(Updates with comment on Europe in 16th paragraph.)
Nov. 29 (Bloomberg) -- Federal Reserve Bank of Minneapolis President Narayana Kocherlakota said policy makers should begin removing accommodation in 2012, assuming their forecasts for lower unemployment and stable inflation are on target.
“It would be simplest to reduce the level of accommodation by changing” the Fed’s pledge to hold rates low through at least mid-2013 “to a shorter period of time,” Kocherlakota said in a speech today in Stanford, California. He told reporters beforehand that the Fed needs to be “clearer” and “sharper” about its objectives.
The bank president’s remarks underscore divisions within a central bank that’s struggling to reduce a jobless level stuck near 9 percent or higher for more than two years. Four officials have dissented at policy-making meetings this year, with Chicago Fed President Charles Evans calling for more stimulus while Kocherlakota, Richard Fisher of Dallas and Charles Plosser of Philadelphia voted against further easing.
Today, Vice Chairman Janet Yellen said in San Francisco the Fed has leeway to spur the U.S. recovery and cut unemployment by buying more assets or clarifying its plan to sustain record-low borrowing costs. San Francisco Fed President John Williams told reporters that he supports the idea of an asset-purchase program that can be altered over time.
Atlanta Fed President Dennis Lockhart said during a speech at the University of Georgia that expanding securities purchases is unlikely to give a sufficient boost to U.S. growth. He didn’t rule out the strategy or other easing options.
The Federal Open Market Committee’s efforts to push down unemployment by easing policy this year, while appearing to place less emphasis on inflation risks, “served to weaken the committee’s credibility,” Kocherlakota said at the Stanford Institute for Economic Policy Research. He reiterated his support for a “public contingency plan” that would detail Fed policy actions under various economic scenarios.
Stocks in the U.S. rose following a report that U.S. consumer confidence increased by the most since 2003. The Standard & Poor’s 500 Index gained 0.2 percent to 1,195.19 in New York.
Data released since the Fed’s most recent gathering show the U.S. jobless rate unexpectedly fell in October to a six- month low of 9 percent, from 9.1 percent a month earlier. An 80,000 increase in payrolls followed gains in the prior two months that were revised up by 102,000, Labor Department figures showed in Washington.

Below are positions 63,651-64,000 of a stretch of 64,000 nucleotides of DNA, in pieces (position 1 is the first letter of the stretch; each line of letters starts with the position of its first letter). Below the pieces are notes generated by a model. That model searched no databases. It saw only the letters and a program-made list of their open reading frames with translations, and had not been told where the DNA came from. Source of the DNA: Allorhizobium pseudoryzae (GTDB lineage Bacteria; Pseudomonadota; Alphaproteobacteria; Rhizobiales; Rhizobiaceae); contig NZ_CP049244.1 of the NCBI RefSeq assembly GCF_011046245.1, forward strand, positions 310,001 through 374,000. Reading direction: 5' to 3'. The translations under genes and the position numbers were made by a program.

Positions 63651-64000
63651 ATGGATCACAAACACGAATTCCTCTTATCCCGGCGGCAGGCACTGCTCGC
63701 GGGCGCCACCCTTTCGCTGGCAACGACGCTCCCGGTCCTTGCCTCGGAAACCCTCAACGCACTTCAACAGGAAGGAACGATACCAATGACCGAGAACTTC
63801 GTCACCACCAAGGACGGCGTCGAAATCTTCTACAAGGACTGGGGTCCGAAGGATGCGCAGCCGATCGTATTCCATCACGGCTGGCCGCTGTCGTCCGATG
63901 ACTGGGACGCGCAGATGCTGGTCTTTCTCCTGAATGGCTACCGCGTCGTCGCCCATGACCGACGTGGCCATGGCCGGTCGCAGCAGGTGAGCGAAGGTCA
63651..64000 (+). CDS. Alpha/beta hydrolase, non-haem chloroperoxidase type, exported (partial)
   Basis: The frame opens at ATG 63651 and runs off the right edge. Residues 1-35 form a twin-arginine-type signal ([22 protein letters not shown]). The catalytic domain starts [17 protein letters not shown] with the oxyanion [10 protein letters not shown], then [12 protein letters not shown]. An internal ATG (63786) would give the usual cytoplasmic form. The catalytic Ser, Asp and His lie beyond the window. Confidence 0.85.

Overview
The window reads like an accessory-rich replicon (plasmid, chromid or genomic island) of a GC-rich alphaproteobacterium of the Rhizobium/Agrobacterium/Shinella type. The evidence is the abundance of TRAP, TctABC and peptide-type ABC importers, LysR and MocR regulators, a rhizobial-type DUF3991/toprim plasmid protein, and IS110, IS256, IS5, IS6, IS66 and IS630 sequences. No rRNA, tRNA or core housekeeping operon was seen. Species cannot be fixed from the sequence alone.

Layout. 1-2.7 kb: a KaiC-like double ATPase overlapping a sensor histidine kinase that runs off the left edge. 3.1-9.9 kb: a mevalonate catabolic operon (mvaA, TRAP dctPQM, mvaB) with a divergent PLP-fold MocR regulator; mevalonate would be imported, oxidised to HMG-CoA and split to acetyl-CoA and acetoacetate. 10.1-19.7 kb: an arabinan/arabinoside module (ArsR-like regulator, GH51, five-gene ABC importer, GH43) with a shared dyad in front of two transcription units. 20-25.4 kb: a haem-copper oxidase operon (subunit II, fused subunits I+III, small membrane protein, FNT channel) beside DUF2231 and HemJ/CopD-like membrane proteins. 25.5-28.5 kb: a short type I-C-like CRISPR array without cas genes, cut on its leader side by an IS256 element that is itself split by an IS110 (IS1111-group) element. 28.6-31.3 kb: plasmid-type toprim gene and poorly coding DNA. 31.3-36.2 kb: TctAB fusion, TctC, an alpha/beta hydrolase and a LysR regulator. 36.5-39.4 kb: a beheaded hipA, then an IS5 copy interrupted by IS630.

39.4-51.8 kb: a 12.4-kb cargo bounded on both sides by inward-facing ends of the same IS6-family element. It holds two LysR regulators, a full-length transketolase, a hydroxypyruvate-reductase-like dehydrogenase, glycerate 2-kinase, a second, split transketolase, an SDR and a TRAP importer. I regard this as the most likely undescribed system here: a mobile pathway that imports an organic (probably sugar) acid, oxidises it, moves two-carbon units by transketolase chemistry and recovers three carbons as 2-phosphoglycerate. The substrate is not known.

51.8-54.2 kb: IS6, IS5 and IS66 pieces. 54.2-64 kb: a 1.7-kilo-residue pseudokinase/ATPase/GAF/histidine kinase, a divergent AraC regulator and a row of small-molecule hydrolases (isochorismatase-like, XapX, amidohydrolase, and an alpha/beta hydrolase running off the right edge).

The economy expanded less than previously estimated in the third quarter, reflecting a drop in inventories that points to a pickup in growth as 2011 comes to a close. Gross domestic product climbed at a 2 percent annual rate from July through September, less than projected and down from a 2.5 percent prior estimate, revised Commerce Department figures showed last week.
Fed officials currently expect unemployment to fall to 8.6 percent in 2012 and 8 percent in 2013, while inflation excluding food and energy should drop from 1.9 percent to 1.7 percent over the next two years, Kocherlakota said.
A comparison of those projections with estimates of how the economy will evolve next year suggests that “the committee should reduce the level of monetary accommodation over the course of 2012,” he said. That would mean shrinking the amount of time it takes for the Fed to begin its exit strategy, he said.
The regional chief added that he sees unemployment falling more gradually than he previously thought, and the impact of any future accommodation by the Fed is likely to be “marginal.”
Stay Very Low
The FOMC at its Nov. 1-2 meeting left the benchmark interest rate in a range of zero to 0.25 percent, where it’s been since December 2008, and reiterated language that said the rate is likely to stay very low through at least mid-2013. The central bank also continued its so-called Operation Twist program to buy $400 billion of longer-term securities and sell $400 billion of short-term debt.
Additional asset purchases would constitute a third round of so-called quantitative easing after the Fed bought $2.3 trillion in housing and government debt in two rounds from December 2008 to June 2011.
Kocherlakota, who has led the Minneapolis Fed since October 2009, built his career in academia and is former chairman of the economics department at the University of Minnesota in Minneapolis. He dissented in August and September to the mid-2013 pledge and Operation Twist, saying economic conditions had actually improved -- not worsened -- over the past year.
The 48-year-old policy maker reiterated his concern that the FOMC’s accommodative actions suggest that its objectives for price stability have “shifted upward.” He also said the pace of events in Europe suggest a “greater risk” of adverse economic outcomes.
--With assistance from Joshua Zumbrun in Washington. Editors: James Tyson, Gail DeGeorge
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